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A Wall Street Journal columnist claims Rochester helped kill Kodak. Actually, we were responsible for Kodak’s fall.

In a piece called, “Kodak Didn’t Kill Rochester. It Was the Other Way Around,” Rich Karlgaard writes about how the Flower City stifled Kodak. (Never mind Kodak was born here and did just fine for a century.)

After repeating the well-known history and troubles of the company and throwing in weird “Ozzie and Harriet” references, Karlgaard finally cuts to the chase:

Kodak’s other structural problem is geography. When you study the history of great American companies that stumbled and failed, or only partially recovered, you see how difficult it is to overcome the mindset of your immediate surroundings. Businesses located in places where success is the norm, and innovation is built into the ecology, have a better chance of fixing themselves.

Karlgaard compares Kodak to Intel, which he said survived because it was located in the Silicon Valley. He also compares Kodak to IBM and talked about how that company shed a couple hundred thousand jobs.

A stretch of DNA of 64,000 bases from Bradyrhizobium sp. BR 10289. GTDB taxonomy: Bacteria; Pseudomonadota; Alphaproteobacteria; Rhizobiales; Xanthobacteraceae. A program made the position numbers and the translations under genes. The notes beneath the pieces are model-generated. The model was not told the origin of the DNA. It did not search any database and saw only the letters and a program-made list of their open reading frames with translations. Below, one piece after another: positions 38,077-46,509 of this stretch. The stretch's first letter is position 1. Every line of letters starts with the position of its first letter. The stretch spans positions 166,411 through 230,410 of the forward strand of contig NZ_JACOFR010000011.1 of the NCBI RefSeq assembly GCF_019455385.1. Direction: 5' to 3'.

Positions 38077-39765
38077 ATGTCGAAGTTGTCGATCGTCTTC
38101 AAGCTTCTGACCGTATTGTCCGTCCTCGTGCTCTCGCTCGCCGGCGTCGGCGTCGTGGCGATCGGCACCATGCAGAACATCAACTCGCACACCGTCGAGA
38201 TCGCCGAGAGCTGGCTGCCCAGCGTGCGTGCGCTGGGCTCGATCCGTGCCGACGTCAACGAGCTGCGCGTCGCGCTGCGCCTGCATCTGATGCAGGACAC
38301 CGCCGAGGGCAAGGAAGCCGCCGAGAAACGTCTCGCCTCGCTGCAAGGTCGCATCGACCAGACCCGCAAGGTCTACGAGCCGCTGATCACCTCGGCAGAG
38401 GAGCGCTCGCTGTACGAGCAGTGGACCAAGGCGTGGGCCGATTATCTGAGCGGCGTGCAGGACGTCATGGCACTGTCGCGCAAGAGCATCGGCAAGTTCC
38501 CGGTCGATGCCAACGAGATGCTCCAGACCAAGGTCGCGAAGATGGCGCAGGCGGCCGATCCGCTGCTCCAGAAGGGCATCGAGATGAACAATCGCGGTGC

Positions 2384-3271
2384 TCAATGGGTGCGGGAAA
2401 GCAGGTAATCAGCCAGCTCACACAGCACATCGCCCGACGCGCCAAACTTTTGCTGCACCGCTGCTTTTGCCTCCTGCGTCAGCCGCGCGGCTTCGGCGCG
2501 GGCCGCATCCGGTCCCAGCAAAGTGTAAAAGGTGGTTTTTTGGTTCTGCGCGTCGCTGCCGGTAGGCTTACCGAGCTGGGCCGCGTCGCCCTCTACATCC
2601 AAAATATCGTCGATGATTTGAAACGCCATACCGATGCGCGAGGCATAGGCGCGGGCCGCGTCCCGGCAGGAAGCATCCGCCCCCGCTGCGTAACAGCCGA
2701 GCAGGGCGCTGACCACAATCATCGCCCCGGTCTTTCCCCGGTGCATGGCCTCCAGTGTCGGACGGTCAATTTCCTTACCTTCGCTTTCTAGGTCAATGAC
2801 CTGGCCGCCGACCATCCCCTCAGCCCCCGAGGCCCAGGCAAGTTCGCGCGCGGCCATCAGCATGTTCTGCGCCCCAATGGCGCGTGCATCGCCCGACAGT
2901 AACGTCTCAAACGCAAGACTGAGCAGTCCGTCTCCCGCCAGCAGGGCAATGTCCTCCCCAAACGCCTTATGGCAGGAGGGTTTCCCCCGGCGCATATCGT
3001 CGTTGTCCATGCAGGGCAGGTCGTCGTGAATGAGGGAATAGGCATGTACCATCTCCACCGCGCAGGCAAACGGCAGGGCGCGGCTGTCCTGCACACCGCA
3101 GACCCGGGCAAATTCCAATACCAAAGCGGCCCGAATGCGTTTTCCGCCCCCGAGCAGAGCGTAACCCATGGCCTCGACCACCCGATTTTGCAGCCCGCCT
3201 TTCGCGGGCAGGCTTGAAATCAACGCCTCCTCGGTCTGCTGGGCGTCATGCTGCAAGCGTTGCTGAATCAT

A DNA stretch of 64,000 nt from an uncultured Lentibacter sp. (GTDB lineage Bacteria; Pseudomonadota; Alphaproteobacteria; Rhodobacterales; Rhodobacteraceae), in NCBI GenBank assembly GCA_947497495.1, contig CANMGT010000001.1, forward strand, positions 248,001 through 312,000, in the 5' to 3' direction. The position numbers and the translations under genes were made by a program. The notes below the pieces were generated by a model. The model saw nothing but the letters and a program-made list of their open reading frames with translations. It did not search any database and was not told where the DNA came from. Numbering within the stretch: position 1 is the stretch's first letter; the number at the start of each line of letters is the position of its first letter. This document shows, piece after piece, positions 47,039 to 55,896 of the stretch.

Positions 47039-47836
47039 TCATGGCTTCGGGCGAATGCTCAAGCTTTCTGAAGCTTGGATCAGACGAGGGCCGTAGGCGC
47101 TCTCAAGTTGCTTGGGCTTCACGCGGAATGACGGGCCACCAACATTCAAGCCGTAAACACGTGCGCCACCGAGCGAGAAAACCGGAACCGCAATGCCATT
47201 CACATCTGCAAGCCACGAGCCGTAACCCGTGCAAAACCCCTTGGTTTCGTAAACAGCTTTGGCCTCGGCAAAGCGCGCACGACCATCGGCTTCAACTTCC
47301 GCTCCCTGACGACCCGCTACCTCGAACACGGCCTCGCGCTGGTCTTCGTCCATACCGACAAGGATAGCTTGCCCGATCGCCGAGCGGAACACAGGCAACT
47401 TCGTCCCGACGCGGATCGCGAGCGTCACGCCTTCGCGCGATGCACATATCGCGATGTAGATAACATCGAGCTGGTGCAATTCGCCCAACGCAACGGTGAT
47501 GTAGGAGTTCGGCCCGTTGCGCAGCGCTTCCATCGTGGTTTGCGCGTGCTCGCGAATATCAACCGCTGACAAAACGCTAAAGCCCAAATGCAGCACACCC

What Mr. Gerstner did was difficult. It would have been infinitely harder to do in Rochester, because the impact on a small city and the multiplier effect of lost jobs, axed all at once, would have been a civic disaster. Of course, Kodak’s slow bleed has turned out to be a civic disaster anyway.

The world might be flat. But innovation and adaptation remain local.

Is this guy for real? Does he understand that Kodak had peak employment in Rochester of 60,000 and DID shed an enormous amount of jobs? There are only about 7,000 left locally.

Guess what, Mr. Karlgaard? We survived. And we will.

16 Responses to Wall Street Journal Column Claims Rochester Killed Kodak

  1. January 12, 2012 at 10:19 pm mercyrule responds:

    But they got rid of those 53,000 over a longer period of time.

    I don’t agree that Rochester isn’t a place in which success and innovation is expected.